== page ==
LoadSodByKey('hierarchytaskslist.js', null);

Elio Struyf has described a solution for this in his blog post.

Now after applying this change, and having a look at the final result, the title now looks good, but I lost my rendering on the DueDate.


Overriding the hierarchytasklist templates

To understand what is happening now, you need to understand what the file hierarchytasklist.js is doing. That file itself is actually doing the jslink registrations for a couple of fields in a task list, and thus overwriting your template for DueDate. For example, this is the template registration for DueDate:

function _registerDuedateFieldTemplate() {
    var DuedateFieldContext = {
        Templates: {
            Fields: {
                'DueDate': {
                    'View': window.DuedateFieldTemplate.RenderDuedateField
            ListTemplateType: 171

ExecuteOrDelayUntilScriptLoaded(_registerDuedateFieldTemplate, 'clienttemplates.js');

You’ll notice the use of ExecuteOrDelayUntilScriptLoaded to make sure the registration does not happen until the clienttemplate.js is loaded. The clienttemplate file is the so called “engine” behind jslink doing all the necessary things on your page. Now what we want to make sure is that we register our template after hierarchytasklist has done this, and before the engine starts rendering. So let’s just use the same trick as the hierarchytasklist file is using. I pull the two lines for registration of the hierarchytasklist.js out of my RegisterTemplateOverrides and at the end of the file I add the following line:

ExecuteOrDelayUntilScriptLoaded(U2U.RegisterTemplateOverrides, 'hierarchytaskslist.js');

After applying this, problem solved! Using some breakpoints, you’ll notice that the original template is registered first but then overridden by yours.


Back to the dashboard

Now, I didn’t look at my dashboard page for a while, assuming everything would be just fine. However, I went to the dashboard page and noticed my rendering wasn’t working at all, nor the original task hierarchy templates.

The main reason for this was that my dashboard page was running on a site with Minimal Download Strategy (MDS) enabled. So I fixed that as described here and replaced my last line, which waited on hierarchytasklist.js to be loaded, by:

//Register for MDS enabled site otherwise the display template doesn't work on refresh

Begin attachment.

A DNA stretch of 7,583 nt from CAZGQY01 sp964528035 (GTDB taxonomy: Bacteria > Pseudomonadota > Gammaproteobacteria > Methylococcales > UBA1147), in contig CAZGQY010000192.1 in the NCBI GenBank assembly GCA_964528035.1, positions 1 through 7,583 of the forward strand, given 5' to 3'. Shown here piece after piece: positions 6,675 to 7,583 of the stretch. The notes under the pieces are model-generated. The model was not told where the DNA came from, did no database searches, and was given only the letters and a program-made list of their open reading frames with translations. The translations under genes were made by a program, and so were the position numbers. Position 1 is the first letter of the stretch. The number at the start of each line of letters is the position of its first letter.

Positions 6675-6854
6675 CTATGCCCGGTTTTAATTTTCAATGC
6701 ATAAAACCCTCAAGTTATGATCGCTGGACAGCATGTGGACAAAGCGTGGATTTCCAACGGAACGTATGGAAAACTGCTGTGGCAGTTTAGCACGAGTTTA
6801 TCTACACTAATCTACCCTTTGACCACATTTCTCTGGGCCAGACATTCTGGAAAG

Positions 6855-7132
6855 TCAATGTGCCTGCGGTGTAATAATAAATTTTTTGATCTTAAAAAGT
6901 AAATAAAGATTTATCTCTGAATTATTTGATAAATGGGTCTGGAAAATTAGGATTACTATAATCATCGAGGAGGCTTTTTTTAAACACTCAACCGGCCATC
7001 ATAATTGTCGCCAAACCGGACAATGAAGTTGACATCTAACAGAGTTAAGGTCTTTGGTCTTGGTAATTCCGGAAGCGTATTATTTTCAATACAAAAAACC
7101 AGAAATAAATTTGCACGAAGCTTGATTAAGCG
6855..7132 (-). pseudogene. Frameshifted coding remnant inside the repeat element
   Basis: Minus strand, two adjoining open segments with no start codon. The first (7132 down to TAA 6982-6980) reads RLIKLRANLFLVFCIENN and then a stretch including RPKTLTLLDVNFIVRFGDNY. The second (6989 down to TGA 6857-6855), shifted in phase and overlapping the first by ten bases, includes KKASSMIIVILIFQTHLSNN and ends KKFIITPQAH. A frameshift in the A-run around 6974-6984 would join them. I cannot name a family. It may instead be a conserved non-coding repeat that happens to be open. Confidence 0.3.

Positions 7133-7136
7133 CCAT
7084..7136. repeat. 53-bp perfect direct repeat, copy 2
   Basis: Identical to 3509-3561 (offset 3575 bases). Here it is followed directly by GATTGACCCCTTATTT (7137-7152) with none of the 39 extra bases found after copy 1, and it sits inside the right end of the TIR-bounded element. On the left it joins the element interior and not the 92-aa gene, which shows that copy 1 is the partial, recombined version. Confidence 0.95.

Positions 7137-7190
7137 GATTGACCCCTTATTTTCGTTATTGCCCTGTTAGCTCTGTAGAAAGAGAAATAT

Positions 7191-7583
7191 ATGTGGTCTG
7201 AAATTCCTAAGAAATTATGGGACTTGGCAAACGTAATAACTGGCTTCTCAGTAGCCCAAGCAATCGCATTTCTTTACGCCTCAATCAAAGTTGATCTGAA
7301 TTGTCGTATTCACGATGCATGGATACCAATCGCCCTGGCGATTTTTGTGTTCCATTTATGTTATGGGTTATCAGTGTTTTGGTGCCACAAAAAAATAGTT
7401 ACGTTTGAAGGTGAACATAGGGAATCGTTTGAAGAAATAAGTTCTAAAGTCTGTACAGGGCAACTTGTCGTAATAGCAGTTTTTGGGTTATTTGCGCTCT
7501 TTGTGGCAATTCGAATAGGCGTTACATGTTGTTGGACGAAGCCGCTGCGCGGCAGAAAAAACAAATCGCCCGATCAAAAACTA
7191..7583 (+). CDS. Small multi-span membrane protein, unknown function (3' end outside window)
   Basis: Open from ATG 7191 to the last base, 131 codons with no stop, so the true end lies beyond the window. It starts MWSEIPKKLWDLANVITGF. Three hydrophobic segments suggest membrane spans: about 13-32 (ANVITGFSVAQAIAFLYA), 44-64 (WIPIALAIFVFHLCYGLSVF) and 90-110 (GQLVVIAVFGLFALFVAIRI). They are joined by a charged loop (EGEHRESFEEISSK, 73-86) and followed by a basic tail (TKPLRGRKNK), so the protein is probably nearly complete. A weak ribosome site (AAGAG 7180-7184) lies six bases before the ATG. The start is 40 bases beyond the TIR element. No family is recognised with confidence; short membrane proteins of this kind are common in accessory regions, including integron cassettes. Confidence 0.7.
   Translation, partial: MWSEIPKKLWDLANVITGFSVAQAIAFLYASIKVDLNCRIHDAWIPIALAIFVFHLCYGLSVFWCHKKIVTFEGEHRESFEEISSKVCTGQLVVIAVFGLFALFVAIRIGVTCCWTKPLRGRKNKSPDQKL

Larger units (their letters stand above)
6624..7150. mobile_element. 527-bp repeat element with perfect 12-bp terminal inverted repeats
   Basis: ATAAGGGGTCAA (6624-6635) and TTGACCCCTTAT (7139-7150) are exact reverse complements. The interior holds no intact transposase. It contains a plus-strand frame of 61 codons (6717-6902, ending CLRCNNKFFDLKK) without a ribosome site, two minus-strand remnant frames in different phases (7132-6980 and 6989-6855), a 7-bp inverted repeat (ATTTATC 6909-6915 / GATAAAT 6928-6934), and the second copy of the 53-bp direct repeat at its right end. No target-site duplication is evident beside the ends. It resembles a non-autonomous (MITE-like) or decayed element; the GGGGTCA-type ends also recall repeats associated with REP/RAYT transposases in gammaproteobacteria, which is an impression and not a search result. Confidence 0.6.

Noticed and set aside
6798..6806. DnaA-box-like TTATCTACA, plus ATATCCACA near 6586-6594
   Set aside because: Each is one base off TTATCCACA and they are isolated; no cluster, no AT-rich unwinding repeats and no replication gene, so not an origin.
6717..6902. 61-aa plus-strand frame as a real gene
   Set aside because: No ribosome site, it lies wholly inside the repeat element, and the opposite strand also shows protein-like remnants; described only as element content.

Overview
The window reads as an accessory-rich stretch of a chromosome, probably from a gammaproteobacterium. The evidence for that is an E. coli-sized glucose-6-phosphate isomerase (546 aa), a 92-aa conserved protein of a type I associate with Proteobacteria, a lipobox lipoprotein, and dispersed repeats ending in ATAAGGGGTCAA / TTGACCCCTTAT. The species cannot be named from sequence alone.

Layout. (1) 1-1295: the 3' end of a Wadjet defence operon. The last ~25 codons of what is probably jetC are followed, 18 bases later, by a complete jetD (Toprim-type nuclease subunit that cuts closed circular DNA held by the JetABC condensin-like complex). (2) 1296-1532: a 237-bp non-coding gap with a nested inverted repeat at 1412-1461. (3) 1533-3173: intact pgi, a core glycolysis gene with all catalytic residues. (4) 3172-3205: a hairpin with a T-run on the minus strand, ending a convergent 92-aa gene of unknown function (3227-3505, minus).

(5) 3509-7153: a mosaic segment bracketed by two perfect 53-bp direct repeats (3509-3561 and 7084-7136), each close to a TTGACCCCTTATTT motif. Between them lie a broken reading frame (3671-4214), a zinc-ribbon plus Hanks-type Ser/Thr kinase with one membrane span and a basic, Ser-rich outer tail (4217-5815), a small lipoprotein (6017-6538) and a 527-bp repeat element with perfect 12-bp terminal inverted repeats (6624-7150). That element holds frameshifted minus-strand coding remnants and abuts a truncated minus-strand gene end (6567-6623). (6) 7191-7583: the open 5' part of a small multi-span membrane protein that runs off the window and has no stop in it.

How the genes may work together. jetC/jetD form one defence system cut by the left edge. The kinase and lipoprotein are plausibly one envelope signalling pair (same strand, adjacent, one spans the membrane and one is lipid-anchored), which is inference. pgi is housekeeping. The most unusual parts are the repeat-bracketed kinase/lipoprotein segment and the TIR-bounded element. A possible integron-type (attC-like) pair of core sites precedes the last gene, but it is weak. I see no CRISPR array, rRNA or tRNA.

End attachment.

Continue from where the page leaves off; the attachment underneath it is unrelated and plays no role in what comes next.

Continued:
U2U.sitePath = window.location.pathname.substring(0, window.location.pathname.indexOf("/_layouts/15/start.aspx"));
// CSR-override for MDS enabled site
RegisterModuleInit(U2U.sitePath + "/SiteAssets/JSLINK/tasks.js", U2U.RegisterTemplateOverrides);
//CSR-override for MDS disabled site

But of course, since I’m not waiting on the task hierarchy templates to be loaded any more, I lose the original styling again (i.e. check boxes, stripe-through title, …). I need to make sure that I wait for the task hierarchy templates to be loaded before clienttemplate.js can start doing the rendering.

The problem however is that you can wait for hierarchytasklist.js to be loaded, but clienttemplates.js doesn’t wait for it. If you haven’t registered your templates before he starts rendering them, then they are not applied at all. So the trick is to make sure that before he renders, everything is loaded. If you have a look at the source of your page and the file clienttemplate.debug.js, you’ll find a function RenderListView that is called from within your page, and actually starts the rendering.


So why not make sure, that from the moment the clienttemplates.js is loaded, we alter the RenderListView function so that it waits for the necessary things to be loaded, in our case the task list hierarchy templates. So I removed the code for the MDS registration and replaced as follows, fixing the dashboard!

		//Register for MDS enabled site otherwise the display template doesn't work on refresh
		U2U.sitePath = window.location.pathname.substring(0, window.location.pathname.indexOf("/_layouts/15/start.aspx"));
		// CSR-override for MDS enabled site
		RegisterModuleInit(U2U.sitePath + "/SiteAssets/JSLINK/tasks.js", U2U.RegisterTemplateOverrides);
		//CSR-override for MDS disabled site

// Now override the RenderListView once the ClientTemplates.JS has been called
    function () {
        //Take a copy of the existing definition of RenderListView
        var originalRenderListView = RenderListView;

        //Now redefine RenderListView with our override
        RenderListView = function (ctx, webPartID) {
					// Call the original RenderListView
					originalRenderListView(ctx, webPartID);
    }, 'clienttemplates.js');



What about that DueDate column in the issues list?

We still see the DueDate column in the issues list being styled too, which is weird. That is actually because the clienttemplate.js engine applies your templates on the whole page and if your template does not limit to a certain list, view, or other, it will match any column with the same name. Now, when registering your template, you can set the property ListTemplateType to 171 to make sure it only works on task lists.
The property ListTemplateType will not help if you have multiple task list view web parts on your page that need different rendering for the same columns, have a look here on how you could possibly overcome this.